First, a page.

Twitter has moved to quell reports that its micro-blogging service was hacked again, issuing a statement about a hacker offering internal documents to various industry publications.

"It's important to note that the stolen documents which where downloaded and offered to various blogs and publications are not Twitter user accounts nor were any user accounts compromised. This was not a hack on the Twitter service, it was a personal attack followed by the theft of private company documents", said co-founder Biz Stone on the company's blog.

The secrets, which broke on Wednesday highlight how big the company has got and the pressure it faces in the media spotlight.

However the publications, which chose to run the story, could face legal proceedings.

"We are in touch with our legal counsel about what this theft means for Twitter, the hacker, and anyone who accepts and subsequently shares or publishes these stolen documents", confirmed Stone.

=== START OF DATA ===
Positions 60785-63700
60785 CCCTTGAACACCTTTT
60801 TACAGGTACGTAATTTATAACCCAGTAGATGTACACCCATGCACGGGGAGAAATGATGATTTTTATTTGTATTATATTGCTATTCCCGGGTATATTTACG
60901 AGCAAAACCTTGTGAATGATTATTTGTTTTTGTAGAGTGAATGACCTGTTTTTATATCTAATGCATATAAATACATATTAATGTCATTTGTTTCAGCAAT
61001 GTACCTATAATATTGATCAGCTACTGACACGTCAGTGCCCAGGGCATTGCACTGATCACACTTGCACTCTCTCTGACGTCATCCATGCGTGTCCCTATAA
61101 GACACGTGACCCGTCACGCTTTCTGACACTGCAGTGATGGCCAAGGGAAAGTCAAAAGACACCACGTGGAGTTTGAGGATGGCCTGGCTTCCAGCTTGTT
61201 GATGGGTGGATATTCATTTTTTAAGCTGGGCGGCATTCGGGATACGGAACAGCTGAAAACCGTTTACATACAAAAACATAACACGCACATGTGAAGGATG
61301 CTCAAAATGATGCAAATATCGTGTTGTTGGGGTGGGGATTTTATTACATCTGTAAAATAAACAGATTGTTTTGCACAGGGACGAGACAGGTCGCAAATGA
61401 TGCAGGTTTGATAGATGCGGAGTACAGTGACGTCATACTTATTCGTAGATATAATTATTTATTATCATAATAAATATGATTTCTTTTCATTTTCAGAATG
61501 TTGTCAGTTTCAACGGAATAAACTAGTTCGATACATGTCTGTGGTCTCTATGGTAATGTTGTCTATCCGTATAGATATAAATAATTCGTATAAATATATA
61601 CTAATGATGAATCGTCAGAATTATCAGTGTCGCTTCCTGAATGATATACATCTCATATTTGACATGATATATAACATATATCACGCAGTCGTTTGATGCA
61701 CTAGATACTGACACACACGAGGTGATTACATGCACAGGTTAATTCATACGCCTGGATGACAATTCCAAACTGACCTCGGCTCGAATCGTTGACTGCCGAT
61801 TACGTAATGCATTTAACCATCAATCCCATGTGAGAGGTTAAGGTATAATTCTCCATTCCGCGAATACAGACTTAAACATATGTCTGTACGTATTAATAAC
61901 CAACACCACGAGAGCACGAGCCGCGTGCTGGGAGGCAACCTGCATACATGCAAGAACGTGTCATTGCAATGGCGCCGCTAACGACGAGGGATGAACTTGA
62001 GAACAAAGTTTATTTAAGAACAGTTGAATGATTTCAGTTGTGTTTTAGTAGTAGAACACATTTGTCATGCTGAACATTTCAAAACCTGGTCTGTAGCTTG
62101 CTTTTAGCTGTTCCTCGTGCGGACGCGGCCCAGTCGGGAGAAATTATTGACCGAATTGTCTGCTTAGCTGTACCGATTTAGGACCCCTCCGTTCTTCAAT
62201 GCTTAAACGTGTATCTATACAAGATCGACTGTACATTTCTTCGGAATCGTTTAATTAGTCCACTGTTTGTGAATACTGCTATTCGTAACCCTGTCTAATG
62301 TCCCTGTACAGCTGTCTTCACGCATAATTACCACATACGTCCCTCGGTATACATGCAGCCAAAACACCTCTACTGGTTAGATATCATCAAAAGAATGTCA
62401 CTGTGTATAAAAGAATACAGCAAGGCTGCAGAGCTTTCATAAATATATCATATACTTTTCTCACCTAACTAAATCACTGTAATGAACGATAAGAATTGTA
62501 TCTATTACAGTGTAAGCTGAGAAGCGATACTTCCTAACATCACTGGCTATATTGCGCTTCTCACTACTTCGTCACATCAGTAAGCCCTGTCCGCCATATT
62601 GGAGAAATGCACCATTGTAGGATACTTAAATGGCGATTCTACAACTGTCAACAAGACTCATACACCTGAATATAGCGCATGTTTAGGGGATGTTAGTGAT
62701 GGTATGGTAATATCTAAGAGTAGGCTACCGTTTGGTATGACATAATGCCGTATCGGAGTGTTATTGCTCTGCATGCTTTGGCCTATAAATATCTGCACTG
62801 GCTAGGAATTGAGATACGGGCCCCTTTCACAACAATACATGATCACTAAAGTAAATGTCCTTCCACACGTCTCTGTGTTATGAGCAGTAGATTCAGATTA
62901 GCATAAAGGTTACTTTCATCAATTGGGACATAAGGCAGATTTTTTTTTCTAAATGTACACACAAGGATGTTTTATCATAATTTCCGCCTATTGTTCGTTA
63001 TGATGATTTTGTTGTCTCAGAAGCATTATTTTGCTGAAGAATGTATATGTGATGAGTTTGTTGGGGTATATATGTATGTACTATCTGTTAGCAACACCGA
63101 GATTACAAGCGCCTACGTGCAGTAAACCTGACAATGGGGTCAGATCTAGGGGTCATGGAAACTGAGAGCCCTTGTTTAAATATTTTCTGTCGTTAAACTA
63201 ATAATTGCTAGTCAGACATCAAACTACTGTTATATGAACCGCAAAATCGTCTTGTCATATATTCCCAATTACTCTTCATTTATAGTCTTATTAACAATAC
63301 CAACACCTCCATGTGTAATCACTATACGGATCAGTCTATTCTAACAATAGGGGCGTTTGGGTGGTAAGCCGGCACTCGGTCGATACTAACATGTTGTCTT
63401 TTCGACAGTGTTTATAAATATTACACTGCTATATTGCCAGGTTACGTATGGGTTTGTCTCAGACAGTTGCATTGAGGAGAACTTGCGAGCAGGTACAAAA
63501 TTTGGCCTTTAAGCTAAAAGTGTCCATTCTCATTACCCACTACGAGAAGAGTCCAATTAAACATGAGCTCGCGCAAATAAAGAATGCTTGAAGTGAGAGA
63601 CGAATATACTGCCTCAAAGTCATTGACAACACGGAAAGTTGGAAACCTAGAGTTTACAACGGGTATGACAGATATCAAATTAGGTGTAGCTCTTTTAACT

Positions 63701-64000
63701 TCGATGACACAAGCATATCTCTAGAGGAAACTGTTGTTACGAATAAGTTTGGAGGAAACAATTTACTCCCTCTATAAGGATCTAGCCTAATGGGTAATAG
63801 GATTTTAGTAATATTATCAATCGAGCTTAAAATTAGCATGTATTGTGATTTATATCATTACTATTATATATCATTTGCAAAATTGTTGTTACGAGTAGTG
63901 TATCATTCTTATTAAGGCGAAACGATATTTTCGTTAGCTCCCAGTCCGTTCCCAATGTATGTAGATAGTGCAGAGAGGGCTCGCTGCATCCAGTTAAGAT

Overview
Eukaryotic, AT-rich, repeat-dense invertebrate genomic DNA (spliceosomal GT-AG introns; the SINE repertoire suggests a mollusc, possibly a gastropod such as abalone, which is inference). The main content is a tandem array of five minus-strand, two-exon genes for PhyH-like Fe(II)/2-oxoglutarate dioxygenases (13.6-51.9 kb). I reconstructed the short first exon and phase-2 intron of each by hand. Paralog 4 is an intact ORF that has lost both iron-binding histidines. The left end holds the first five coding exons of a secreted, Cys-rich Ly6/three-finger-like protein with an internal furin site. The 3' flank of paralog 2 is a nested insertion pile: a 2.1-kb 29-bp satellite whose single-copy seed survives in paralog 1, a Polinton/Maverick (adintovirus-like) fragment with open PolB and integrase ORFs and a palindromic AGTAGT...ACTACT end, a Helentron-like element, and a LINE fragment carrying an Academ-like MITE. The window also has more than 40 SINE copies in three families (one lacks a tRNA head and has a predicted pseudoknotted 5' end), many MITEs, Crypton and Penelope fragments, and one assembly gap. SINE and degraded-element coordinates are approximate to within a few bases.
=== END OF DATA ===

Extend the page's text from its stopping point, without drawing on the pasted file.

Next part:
Clearly upset by the incident, Stone concedes they could "jeopardize relationships with Twitter's ongoing and potential partners".

The story broke on Wednesday morning with an industry website opting to announce that it would publish the stories in an attempt to gain publicity. The move, strongly condemned by the industry, could land the site in serious trouble if Twitter proceeds with court action.

Is a website justified in publishing stolen documents? Let us know what you think in the comments section.